We need to get natural gas to tidewater

I had a lengthy conversation the other day with a gentleman who grew up just half an hour down the highway from me, and who was finishing up his degree at the University of Saskatchewan’s mechanical engineering program the year I started.

I joked that when you flunk out of engineering, 25 years later you get to interview the people who passed.

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Jason Skehar is the president and CEO of Bonavista Energy, a sizeable Calgary-based oil and gas company, with a large emphasis on gas. It was an enlightening conversation, because while I’ve spent 11 years now writing principally about the oil business in Saskatchewan, I haven’t spent much time at all on the natural gas side of the industry.

That’s because in Saskatchewan, the natural gas business is all but dead. I wrote its obituary, so to speak, in a column a while back. Oh, we still produce natural gas, but most of it these days is what is known as “associated gas,” meaning the gas that comes up with oil. Targeted natural gas, which means drilling wells specifically to produce gas, and only gas, had its heyday over a decade ago, when we used to drill over 2,000 gas wells a year in Saskatchewan and gas was around $10 per million British thermal units (MMBTU).

Now, with a decade of gas around $2.25 per MMBTU, effectively no one drills for it in this province anymore.

But Bonavista does drill for gas in Alberta. And they have had times where their product was effectively worthless. Skehar said, “We’ve experienced points in time over the last 2 years whereby natural gas pricing at AECO was worthless, or as you just pointed out, negative. We’re paying the consumer to take our natural gas away. They’ve fluctuated from that level to $2 a gigajoule, certainly a more normalized price level, in the matter of a week.”

No business can last that way for long.

The problem? Lack of egress for the gas we’re producing, in part because the United States, our only customer outside our own domestic consumption, is now producing huge amounts of gas of its own. In fact, they are producing so much they are currently exporting around six billions of cubic feet (BCF) of gas per day, and that number is growing rapidly.

Skehar noted as an example, back in 2010, both the U.S. and Canada began on the same foot, with the potential to provide the rest of the world with a clean and reliable source of energy, natural gas.

“Ten years later, Canada will not be shipping a molecule of gas off our shores as LNG, and our neighbours to the south will be shipping in excess of 10 BCF per day,” he said.

Over the next 15 years, he said the expectation is a doubling of volume of liquefied natural gas (LNG), natural gas that is cooled to the point of being a liquid, put on ships and exported. And we’re not part of it. Despite nearly 20 projects having been proposed for the West Coast, we haven’t got anything anywhere close to being done.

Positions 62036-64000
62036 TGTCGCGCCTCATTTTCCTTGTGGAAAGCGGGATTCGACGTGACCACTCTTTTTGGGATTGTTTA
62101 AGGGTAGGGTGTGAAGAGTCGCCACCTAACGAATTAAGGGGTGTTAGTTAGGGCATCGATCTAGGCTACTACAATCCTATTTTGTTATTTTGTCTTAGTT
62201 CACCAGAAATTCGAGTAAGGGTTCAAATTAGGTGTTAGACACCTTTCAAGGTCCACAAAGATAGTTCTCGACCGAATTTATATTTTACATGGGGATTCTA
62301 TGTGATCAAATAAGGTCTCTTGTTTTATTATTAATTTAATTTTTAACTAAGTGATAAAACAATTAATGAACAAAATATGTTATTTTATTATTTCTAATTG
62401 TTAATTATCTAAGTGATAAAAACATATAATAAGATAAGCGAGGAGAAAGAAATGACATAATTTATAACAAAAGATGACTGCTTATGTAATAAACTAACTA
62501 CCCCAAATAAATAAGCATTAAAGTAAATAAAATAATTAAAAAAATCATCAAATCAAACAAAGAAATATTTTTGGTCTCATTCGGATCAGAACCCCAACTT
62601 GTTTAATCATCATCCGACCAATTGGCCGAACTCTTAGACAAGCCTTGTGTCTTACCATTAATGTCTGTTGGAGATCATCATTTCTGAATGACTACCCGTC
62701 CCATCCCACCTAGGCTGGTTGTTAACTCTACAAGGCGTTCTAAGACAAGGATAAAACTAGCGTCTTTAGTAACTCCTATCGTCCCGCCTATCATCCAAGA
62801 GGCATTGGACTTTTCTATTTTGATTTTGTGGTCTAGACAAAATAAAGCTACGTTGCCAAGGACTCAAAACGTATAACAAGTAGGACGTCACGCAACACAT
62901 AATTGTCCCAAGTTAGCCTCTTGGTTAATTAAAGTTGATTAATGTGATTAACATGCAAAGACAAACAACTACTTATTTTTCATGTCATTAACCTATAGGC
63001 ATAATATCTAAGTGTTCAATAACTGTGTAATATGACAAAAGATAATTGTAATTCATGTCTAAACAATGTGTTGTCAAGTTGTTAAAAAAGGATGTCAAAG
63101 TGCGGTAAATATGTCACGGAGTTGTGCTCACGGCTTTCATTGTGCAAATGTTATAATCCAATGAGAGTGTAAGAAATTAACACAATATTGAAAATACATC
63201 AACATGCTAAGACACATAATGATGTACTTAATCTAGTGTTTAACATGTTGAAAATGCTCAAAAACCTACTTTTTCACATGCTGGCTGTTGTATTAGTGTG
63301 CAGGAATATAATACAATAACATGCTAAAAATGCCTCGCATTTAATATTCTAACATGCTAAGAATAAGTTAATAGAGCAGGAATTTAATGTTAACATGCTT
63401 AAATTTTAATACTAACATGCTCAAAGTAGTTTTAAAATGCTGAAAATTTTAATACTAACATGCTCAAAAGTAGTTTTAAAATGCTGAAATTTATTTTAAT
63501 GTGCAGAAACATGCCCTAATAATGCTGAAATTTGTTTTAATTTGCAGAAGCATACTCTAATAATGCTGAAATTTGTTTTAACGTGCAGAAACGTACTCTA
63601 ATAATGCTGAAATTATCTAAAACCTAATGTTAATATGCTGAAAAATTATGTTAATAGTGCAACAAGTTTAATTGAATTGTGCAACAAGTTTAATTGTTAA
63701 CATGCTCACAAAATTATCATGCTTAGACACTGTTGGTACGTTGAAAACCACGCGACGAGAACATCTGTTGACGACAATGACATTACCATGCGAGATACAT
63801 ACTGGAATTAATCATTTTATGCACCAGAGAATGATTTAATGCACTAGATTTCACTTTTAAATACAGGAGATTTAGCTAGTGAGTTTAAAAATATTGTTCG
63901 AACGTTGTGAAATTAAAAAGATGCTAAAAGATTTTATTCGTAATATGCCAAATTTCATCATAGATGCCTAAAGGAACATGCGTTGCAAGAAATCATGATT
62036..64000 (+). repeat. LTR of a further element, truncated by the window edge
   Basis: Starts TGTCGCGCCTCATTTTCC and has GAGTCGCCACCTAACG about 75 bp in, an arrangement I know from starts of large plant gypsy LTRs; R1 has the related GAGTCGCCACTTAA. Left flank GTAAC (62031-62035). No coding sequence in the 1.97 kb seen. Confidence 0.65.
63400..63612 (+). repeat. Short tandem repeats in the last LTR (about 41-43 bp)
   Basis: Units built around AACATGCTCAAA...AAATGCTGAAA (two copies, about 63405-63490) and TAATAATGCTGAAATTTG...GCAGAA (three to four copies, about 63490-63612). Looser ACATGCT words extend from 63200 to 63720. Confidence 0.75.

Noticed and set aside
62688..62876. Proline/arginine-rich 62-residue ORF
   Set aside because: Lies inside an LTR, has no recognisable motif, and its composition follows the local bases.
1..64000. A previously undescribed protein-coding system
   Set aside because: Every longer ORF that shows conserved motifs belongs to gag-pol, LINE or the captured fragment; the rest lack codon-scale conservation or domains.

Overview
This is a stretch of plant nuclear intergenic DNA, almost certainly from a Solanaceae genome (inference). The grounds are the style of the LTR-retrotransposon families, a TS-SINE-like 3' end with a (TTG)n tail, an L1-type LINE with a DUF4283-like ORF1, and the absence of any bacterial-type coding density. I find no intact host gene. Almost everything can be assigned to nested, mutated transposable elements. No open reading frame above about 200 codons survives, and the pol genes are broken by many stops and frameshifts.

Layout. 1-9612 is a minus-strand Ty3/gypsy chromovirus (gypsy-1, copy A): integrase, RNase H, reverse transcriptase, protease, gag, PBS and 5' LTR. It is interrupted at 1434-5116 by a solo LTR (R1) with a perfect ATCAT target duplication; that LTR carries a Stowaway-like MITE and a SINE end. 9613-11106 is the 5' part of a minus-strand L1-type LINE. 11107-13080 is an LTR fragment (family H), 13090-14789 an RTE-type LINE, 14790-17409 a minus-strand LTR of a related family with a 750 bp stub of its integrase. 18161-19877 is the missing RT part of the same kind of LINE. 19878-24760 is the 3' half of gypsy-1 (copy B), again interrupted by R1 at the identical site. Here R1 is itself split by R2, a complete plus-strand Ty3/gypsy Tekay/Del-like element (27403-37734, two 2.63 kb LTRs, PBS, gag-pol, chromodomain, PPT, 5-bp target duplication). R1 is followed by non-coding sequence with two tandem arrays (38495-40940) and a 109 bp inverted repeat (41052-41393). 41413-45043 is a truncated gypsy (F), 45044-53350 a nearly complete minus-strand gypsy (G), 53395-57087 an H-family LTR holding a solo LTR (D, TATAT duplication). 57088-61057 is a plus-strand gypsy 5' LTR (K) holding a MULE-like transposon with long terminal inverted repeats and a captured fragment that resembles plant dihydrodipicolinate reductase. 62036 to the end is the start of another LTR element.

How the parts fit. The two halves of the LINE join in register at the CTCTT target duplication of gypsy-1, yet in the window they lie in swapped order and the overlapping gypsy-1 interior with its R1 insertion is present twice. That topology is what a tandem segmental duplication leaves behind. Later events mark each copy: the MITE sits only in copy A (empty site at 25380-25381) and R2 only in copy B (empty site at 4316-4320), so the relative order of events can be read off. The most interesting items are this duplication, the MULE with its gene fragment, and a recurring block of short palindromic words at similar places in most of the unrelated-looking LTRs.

The world price for LNG had been $10-12 per MMBTU, but now it’s $5-6. While that may seem not all that great, it’s a more than double what these days is considered a decent, profitable level for Canadian production. (It’s not going to get anyone drilling for gas in Saskatchewan anytime soon, but it works for Alberta and British Columbia.)

This is where the natural gas CEO is singing from the same choir book as the typical oil CEO. We need to get out product to tidewater, now. We could be getting a lot more for it, dramatically improving our economy, if we could just get it on a ship and sold to someone overseas, preferably places like China and India.

It’s an argument we don’t hear that often. It’s not anywhere close to the national discussion like oil pipelines have become. We hear dribs and drabs about it, like the massive Kitimat project that was cancelled, and the LNG Canada project that, now, finally, has been approved, but it doesn’t get anywhere near the attention that the oil pipeline debates have received.

To me, it seems like there is just one more thing that demonstrates the need for a national energy corridor, from coast to coast, where proponents can build not just oil pipelines and electrical transmission lines, but natural gas pipelines, too. Companies like Bonavista need the ability to get their product to market; overseas markets, not just North American markets.

Our conversation reinforced in my mind the growing notion of “Can’tada.” We have hamstrung ourselves so much in this decade that it seems we, as a nation, can’t accomplish anything of significance. We can’t build oil export pipelines. We dithered for a decade on LNG while the Americans have lapped us.

I lay this at the feet of the same federal government who has ensured we still don’t have new fighter planes, nor have we even cut steel on our new fleet of ships that will be the bulk of our navy going forward. It’s more and more of the same, never ending story. Delay, delay, delay. Don’t do anything.

Opportunity is passing us by, and the world will not wait for us.

Will the next federal election make a difference? Will whoever forms government finally get us accomplishing something, anything, in an expedient manner?

Or should we simply change our name to Can’tada?


Brian Zinchuk is editor of Pipeline News. He can be reached at brian.zinchuk@sasktel.net.

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